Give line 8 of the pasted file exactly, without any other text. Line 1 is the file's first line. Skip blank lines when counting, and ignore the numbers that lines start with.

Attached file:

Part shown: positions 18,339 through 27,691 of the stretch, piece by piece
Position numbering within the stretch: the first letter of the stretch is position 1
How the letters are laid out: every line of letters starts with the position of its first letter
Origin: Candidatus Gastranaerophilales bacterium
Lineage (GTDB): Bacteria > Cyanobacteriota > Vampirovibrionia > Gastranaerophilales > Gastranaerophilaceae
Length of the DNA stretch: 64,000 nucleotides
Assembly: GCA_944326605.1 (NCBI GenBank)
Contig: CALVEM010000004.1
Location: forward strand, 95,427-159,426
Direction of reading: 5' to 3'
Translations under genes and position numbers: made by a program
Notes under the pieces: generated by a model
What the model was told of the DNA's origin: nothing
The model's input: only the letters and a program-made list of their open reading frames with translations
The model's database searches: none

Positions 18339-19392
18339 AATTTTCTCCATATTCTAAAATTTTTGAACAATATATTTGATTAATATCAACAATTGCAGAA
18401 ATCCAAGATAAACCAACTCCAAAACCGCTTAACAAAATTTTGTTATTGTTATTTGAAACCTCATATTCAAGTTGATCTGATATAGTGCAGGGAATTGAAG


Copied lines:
Contig: CALVEM010000004.1